Categorized | Food and Water, Tips & Tricks

Plants for Wilderness Survival

Essential Plants for Wilderness Survival

Plants can be found almost everywhere on our planet. We tend to eat only those that we feel are worthy enough to eat. Animals that aren’t as picky are willing to eat a much wider variety of plants than we will. If unforeseen circumstances occurred, you could survive by eating plants that you may not normally eat.


Plants You Can Eat – The Salad Bar in the Forest


1. Cattails – There are two species in North America; one has a broad leaf and the other has a narrow leaf and is always found in and around water. Only eat plants from clean water. The roots, shoots and flowers are all edible. Pull off the outer skin of the lower stem and/or root by sautéing in butter as you would asparagus.

2. Watercress – Choose from a free flowing stream only. Growth can be up to almost 4 feet in height and becomes bitter once flowers are produced. This plant can be found almost all year round and used like lettuce. Simply pick the greens and sauté or use in soups or sandwiches. Watercress is an excellent source for calcium, folic acid, iron, iodine and Vitamin C.

3. Duckweed – You see this plant covering water and are generally a slimy material. A source of high fiber and grows quite rapidly. Duckweed can be used to treat hypothermia and also kidney infections. Eat right out of the water or add into soups.

4. Stinging Nettle This you may see walking through the forest but stay away due to the “stingers” poking your hand. By the way, the stinging sensation is the histamine that is being injected into your skin by the plant. By simply crushing the leaves first, the “stingers” are removed allowing the plant to be eaten raw or cooked. Growing three to seven feet tall, the leaves which can be one to six inches in length offer a high source of fiber.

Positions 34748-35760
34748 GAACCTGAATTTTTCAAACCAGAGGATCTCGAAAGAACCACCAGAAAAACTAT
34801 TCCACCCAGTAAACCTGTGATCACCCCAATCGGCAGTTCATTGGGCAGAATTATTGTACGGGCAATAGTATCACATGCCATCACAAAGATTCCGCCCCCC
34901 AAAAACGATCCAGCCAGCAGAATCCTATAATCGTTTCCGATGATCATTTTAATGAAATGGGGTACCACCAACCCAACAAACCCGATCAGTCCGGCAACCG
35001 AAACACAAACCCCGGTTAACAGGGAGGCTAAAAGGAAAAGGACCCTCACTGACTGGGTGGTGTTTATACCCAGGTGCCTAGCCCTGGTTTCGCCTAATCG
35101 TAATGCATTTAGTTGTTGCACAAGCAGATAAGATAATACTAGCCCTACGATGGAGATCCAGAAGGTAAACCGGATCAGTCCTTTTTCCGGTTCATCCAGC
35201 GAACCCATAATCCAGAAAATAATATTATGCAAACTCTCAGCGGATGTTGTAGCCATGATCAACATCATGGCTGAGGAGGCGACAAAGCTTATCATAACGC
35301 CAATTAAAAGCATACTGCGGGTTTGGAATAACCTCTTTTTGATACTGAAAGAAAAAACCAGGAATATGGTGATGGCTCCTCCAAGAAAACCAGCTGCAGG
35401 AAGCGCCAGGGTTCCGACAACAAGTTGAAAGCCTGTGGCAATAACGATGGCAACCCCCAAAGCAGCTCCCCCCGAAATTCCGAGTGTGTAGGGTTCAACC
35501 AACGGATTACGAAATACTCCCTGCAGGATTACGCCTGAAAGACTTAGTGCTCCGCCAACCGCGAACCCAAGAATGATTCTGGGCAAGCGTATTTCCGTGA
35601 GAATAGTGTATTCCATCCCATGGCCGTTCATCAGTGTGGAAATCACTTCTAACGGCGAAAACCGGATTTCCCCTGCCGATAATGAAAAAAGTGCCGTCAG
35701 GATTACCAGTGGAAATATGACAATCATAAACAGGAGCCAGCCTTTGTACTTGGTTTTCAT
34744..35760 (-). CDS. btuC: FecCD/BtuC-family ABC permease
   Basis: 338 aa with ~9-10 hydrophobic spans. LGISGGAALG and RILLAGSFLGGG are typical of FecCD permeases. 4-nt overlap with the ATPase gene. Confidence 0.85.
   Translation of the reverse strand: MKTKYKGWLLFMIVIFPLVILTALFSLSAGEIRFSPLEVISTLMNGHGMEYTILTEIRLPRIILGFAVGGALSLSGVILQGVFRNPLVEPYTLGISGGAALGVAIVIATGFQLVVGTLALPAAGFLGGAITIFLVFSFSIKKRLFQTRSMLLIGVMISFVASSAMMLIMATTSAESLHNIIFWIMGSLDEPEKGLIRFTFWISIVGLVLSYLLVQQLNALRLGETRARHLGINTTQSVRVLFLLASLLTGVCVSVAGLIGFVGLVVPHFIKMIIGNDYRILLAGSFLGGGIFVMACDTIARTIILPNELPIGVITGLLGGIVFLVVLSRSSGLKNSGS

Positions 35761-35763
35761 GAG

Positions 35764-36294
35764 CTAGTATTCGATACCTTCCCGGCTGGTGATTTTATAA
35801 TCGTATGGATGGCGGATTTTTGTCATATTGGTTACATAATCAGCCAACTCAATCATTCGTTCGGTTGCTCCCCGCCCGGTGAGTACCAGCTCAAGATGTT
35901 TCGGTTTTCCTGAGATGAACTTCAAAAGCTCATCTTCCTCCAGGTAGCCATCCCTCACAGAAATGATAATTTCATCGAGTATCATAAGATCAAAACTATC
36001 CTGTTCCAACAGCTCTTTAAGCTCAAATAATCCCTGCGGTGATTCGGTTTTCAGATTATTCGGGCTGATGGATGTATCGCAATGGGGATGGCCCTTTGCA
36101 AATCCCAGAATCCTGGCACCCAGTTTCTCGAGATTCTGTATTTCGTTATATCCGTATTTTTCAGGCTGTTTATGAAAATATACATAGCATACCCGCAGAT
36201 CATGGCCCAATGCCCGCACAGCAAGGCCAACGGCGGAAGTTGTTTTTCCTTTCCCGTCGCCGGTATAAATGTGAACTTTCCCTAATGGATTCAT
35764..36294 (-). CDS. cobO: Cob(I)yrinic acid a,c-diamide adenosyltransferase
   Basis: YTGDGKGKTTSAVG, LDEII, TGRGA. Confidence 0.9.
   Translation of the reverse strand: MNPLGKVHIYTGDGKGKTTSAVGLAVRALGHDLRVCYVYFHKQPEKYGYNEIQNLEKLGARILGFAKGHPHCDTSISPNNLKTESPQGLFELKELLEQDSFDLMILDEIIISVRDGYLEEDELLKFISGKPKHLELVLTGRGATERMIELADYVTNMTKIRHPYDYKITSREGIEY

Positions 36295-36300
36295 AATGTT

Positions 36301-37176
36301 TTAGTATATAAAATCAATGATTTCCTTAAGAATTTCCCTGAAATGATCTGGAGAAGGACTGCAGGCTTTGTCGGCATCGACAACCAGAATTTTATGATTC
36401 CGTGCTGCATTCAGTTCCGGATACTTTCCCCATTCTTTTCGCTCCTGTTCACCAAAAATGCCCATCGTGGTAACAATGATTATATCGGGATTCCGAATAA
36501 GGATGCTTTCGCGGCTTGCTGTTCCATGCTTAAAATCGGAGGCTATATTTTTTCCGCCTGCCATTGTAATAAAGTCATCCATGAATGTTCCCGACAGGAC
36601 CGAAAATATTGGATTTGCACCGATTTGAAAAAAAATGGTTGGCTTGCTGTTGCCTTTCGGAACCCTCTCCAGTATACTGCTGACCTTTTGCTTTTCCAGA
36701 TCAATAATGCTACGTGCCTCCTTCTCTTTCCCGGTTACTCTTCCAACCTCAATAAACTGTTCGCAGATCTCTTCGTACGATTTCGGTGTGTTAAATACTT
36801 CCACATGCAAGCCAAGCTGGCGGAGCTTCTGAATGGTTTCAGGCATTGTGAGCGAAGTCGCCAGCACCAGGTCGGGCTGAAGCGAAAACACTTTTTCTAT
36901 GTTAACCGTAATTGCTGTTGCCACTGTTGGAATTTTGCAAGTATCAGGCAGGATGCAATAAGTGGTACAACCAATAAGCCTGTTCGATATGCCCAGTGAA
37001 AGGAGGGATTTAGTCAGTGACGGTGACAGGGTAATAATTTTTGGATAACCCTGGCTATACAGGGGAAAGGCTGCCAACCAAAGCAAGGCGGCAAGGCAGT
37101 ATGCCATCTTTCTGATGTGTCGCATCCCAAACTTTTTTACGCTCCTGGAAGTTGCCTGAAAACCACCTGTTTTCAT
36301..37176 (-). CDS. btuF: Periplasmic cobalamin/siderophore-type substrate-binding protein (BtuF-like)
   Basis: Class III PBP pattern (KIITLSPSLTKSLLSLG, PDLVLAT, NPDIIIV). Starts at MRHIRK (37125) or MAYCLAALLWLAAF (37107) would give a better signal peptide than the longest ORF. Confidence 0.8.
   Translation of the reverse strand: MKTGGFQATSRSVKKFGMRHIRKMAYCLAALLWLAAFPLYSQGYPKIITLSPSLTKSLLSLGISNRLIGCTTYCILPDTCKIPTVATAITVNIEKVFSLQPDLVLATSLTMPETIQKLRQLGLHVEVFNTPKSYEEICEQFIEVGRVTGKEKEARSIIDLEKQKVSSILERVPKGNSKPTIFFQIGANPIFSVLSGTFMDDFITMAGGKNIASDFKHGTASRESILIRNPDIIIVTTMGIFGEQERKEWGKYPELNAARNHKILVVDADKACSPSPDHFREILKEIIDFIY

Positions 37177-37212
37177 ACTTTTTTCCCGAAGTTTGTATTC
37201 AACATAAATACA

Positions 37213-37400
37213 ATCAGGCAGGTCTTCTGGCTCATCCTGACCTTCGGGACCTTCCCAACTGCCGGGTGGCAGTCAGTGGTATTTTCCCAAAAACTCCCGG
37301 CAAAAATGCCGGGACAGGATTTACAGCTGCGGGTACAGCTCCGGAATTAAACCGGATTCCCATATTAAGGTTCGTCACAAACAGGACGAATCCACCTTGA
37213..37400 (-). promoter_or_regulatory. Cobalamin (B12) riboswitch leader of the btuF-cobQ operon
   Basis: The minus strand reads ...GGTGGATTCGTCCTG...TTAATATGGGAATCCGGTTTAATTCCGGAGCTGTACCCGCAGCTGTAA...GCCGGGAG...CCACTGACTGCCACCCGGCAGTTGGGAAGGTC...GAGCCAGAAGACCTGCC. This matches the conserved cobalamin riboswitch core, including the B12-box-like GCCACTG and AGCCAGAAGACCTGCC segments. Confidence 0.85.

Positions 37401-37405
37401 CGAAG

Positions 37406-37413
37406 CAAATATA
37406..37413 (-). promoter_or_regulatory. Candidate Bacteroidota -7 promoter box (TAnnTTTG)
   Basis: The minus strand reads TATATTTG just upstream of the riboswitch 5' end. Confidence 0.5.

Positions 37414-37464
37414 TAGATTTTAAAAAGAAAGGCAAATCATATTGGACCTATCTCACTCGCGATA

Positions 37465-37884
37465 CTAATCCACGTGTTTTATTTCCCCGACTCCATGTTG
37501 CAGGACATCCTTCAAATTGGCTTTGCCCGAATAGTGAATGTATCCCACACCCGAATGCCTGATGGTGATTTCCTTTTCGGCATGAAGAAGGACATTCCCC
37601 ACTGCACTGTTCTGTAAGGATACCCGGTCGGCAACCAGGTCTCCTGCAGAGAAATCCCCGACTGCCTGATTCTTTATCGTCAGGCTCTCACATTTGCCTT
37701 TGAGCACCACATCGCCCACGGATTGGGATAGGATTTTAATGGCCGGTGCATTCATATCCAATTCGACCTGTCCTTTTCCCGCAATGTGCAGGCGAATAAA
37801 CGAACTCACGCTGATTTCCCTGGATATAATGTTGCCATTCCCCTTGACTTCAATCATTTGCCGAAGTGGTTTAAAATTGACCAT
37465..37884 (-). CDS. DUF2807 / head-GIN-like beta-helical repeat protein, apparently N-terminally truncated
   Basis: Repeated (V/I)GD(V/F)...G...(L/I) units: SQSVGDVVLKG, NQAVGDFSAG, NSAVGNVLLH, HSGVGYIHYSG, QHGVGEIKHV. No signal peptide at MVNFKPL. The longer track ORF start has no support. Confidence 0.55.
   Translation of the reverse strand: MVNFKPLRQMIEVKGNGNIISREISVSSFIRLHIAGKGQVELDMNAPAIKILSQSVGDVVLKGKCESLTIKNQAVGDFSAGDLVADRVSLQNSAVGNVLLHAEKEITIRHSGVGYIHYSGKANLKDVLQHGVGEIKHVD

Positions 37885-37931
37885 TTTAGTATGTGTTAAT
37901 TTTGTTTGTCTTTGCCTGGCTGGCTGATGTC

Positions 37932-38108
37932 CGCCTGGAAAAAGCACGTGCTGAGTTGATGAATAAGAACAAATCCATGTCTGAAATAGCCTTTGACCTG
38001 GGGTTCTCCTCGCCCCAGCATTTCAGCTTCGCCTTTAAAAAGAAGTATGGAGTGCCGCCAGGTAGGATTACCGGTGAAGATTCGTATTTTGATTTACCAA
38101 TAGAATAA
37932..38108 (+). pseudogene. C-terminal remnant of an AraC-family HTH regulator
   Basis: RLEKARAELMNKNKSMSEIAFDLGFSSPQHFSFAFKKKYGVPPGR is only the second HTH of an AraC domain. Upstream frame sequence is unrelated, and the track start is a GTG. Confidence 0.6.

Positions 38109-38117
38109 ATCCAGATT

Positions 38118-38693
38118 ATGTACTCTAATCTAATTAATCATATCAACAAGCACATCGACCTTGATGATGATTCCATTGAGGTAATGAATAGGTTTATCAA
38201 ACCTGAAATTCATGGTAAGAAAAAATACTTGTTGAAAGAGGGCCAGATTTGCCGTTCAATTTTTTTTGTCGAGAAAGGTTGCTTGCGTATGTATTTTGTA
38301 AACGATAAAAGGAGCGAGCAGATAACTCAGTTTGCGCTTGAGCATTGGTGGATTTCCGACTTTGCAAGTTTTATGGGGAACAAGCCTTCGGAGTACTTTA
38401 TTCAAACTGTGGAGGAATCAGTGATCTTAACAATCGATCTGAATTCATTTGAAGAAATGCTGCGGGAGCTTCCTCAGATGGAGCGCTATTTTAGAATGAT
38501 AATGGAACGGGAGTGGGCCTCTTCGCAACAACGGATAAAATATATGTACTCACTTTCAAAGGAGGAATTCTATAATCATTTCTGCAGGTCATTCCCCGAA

What to Watch Out For and Avoid

Not everything in nature is safe to eat and drink. The extent of our toxic pollutants we expel into our environment every day is extremely damaging to the environment we live in. Plants and water that are near highly traveled roadways and other highly populated areas are absorbing toxins from the air and soil in which they grow.

This means that if the soil and/or water are toxic then whatever is growing in that area will also have a certain level of toxicity as well. With this in mind, you eat plants growing in toxic soil, water and air you are ingesting toxins whether you want to or not. What signs of toxins can you look out for? Some of these are:

1. Plants with a milky or showing discolored sap

2. Plants with fine hairs, spines and/or thorns

3. Grain heads that have a pink, a purplish or black spurs

4. An almond scent in the leaves or woody stems and have a three-leaved growth pattern 

If you are not familiar with a plant, it is best to keep looking. However, some plants can be boiled which will remove much of the toxic substances it may contain. If you do boil the possible toxic plant(s), be sure to discard the toxic water away from where the healthier plants are growing. The key is to learn what the Plants for Wilderness Survival are.

Learning about the plants that grow in your backyard, in your community, in the region you live in will help you, if/when you may ever be in a predicament, when food is required and not readily available. Education about essential, edible plants will help you survive if the need arises. We recommend this book: A Field Guide to Edible Wild Plants: Eastern and central North America.

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